If you read my last post, you’ll know that my sewing took a back seat last year. But entering this year and the final arrival of a new Spring, I got the irrisistable urge to make something. Of all the projects that vied for my attention, this one kept bobbing up and nibbling away demanding to be made! It was seasonally appropriate, I guess haha!
Meet my take on Luna Lapin, that cutest of Heirloom Hares! In retrospect, I can see why I reached for this project; Luna embodies a wistful nostalgia; a vintage character that harks back to the sepia toned memories of childhood – I adored the likes of Hartley Hare and Bagpuss as a kid. I’d also been binge-watching The Repair Shop on TV and fancied making something that my daughter could potentially still cherish in 50 years time! So I made one for the both of us.
Luna Lapin is the brainchild of Sarah Peel and all the patterns, instructions and inspiration for Luna, “…a quiet and kind rabbit with impeccable taste”, can be found within her first book ‘Making Luna Lapin’. The book contains both the patterns to make Luna as well as a wardrobe of clothes (they’re nicely detailed – evidence to the authors’ background in pattern drafting and costumology). The book also contains the pattern for a rather fetching little armchair, which I really want to make; I’ve all the supplies needed bar one – the plastic lid off the tubs of chocolate we all binge on at Christmas. I rue how many of the blasted things I put out for recycling in January! The book is a little treasure; it’s beautifully photographed throughout and contains some sweet stories – it would make for a great present!
The beauty of this project, for me at that time, was the amount of hand-sewing involved to make the hares (apart from the ears which are done on the machine). It is recommended that Luna be made from wool felt; I bought ours and the stuffing from Cool Crafting (the shop owned by Sarah Peel). She sells lots of little fabric kits to make either Luna or the other soft woodland characters from the accompanying book ‘Sewing Luna Lapin’s Friends‘. I’ve also got some wool felt put to one side to make coats for both our Lunas; which features sleeve tabs and faux pockets. But, for now, they’re quite happy in their coordinating dresses!
For the inner ears, the pads of Lunas feet and the coordinating dresses, I used this “Floral Passion” bundle of 6 fat quarters in shades of mauve and taupe, which I thought nicely in keeping with the ditsy and retro vibe.
Once the head and body were made and attached (and trust me, you can get away with packing in quite a bit of stuffing!), it was time to add the arms. These are constucted in such a way as to remain articulated – so Luna can be dressed and re-dressed easily. You’ll need a long darning needle for this and I found it helpful to secure the arms to the body with an elastic band to keep them in place and aligned.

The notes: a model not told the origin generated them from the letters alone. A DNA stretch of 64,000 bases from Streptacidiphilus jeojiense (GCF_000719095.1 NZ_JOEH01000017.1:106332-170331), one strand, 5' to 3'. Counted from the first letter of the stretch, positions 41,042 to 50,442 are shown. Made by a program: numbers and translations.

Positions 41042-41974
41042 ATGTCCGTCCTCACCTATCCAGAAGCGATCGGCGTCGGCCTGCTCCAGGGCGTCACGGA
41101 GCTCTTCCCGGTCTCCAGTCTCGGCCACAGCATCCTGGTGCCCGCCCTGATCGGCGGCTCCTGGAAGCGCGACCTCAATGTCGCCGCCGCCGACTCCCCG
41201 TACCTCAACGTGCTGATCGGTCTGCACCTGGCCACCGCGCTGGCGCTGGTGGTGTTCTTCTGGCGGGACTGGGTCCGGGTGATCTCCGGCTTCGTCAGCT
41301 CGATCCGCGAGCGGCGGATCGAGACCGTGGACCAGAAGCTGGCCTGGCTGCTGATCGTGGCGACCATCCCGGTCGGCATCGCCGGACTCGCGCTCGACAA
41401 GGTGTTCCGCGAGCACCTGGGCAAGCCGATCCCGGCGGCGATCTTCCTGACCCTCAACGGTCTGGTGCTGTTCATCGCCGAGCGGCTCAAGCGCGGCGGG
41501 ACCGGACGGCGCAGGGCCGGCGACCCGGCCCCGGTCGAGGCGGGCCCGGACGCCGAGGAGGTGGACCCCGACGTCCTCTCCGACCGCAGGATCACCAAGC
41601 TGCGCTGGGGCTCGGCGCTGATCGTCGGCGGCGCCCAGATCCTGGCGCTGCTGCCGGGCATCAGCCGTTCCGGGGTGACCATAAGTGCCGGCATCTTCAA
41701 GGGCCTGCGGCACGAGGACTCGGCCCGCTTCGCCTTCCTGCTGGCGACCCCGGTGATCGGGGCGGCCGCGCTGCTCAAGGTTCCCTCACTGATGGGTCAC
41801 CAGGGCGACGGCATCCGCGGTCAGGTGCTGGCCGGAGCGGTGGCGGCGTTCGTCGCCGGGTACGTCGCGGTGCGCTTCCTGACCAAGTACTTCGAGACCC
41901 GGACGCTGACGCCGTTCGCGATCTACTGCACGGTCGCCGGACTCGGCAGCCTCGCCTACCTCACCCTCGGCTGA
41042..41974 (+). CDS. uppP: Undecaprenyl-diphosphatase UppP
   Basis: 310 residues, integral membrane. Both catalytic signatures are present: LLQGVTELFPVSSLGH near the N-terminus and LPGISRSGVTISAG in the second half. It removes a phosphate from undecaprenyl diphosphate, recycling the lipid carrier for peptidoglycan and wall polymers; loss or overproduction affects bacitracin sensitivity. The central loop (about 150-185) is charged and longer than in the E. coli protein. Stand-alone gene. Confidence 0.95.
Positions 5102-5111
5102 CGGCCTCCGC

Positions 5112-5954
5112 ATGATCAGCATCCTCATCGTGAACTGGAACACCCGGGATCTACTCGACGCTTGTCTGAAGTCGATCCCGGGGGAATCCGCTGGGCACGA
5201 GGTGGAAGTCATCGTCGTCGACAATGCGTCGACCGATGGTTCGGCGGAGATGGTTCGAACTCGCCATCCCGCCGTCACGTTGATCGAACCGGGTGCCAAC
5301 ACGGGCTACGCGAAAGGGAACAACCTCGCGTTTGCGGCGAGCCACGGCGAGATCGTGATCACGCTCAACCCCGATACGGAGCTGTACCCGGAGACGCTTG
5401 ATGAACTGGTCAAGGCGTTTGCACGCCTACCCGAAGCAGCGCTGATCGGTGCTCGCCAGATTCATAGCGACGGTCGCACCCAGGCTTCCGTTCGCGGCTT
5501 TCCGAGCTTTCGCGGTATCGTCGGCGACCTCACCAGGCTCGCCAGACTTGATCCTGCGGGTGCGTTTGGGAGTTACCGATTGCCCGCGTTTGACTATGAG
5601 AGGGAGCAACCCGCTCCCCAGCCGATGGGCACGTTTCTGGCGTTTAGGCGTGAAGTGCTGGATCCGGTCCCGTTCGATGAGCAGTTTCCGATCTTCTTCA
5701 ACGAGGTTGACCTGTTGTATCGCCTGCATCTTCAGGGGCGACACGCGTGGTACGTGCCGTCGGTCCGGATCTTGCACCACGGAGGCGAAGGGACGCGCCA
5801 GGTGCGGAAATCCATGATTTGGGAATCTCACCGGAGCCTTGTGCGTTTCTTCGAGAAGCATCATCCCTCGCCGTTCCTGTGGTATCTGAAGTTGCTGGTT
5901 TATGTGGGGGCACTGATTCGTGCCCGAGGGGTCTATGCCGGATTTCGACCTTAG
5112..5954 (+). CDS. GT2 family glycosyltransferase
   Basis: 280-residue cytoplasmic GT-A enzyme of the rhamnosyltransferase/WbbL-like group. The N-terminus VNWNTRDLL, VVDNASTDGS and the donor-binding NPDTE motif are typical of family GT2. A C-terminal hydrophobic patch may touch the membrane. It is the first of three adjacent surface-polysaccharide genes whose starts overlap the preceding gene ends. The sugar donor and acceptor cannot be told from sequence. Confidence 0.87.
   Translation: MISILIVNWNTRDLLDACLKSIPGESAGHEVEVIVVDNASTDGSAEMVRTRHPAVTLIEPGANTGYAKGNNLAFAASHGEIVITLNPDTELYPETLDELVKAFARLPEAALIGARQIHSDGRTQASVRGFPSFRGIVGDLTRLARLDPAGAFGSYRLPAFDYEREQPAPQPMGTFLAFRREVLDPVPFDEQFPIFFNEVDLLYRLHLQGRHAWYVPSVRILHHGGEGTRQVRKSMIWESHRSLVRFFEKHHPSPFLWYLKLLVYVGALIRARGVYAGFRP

Once the eye buttons were on and the nose stitched (with embroidery floss), I sat down to the first bit of real sewing I’d done in a while … and it was bliss! I thought sewing such weeny little outfits might be a bit of an ordeal – certainly with my old machine there’d have been some … wrangling … but with my Pfaff all went so well! I particularly loved being able to do a teeny weeny mock overlock stitch to the seams – pin head for reference, just look how smol they are, haha!
Instead of adding ric-rac to the pockets and sleeve cuffs, I added some micro topstitching – can you tell by this point I was having waaaaay too much fun?! (I used a strip of Scotch tape to stop the stitches dragging the fabric down into the feed dogs).
And, at the risk of sounding a bit…wierd? … can I just say there is something oddly comforting about holding Luna…the way she fits into your hand!
My daughter, who usually needs prising away from her electronic devices with a crowbar, absolutely loves dressing her Luna. I think its fair to say she’s not a toy, as such – more a well-dressed companion.
Mine sits near my sewing machine (she really needs that armchair, haha); a happy reminder each time I sit down that using my hands to make something is the best tonic in the world – when your sewjo is at an all-time low, making something different to break that cycle can be just the tonic!
My son, realising I was happy to be sewing again, popped his head around the door and asked if I could sew him a waistcoat for his birthday…
…in the style of Dr Who in the 1970s, he added.
But of course I can, I said!
Until next time, happy sewing!
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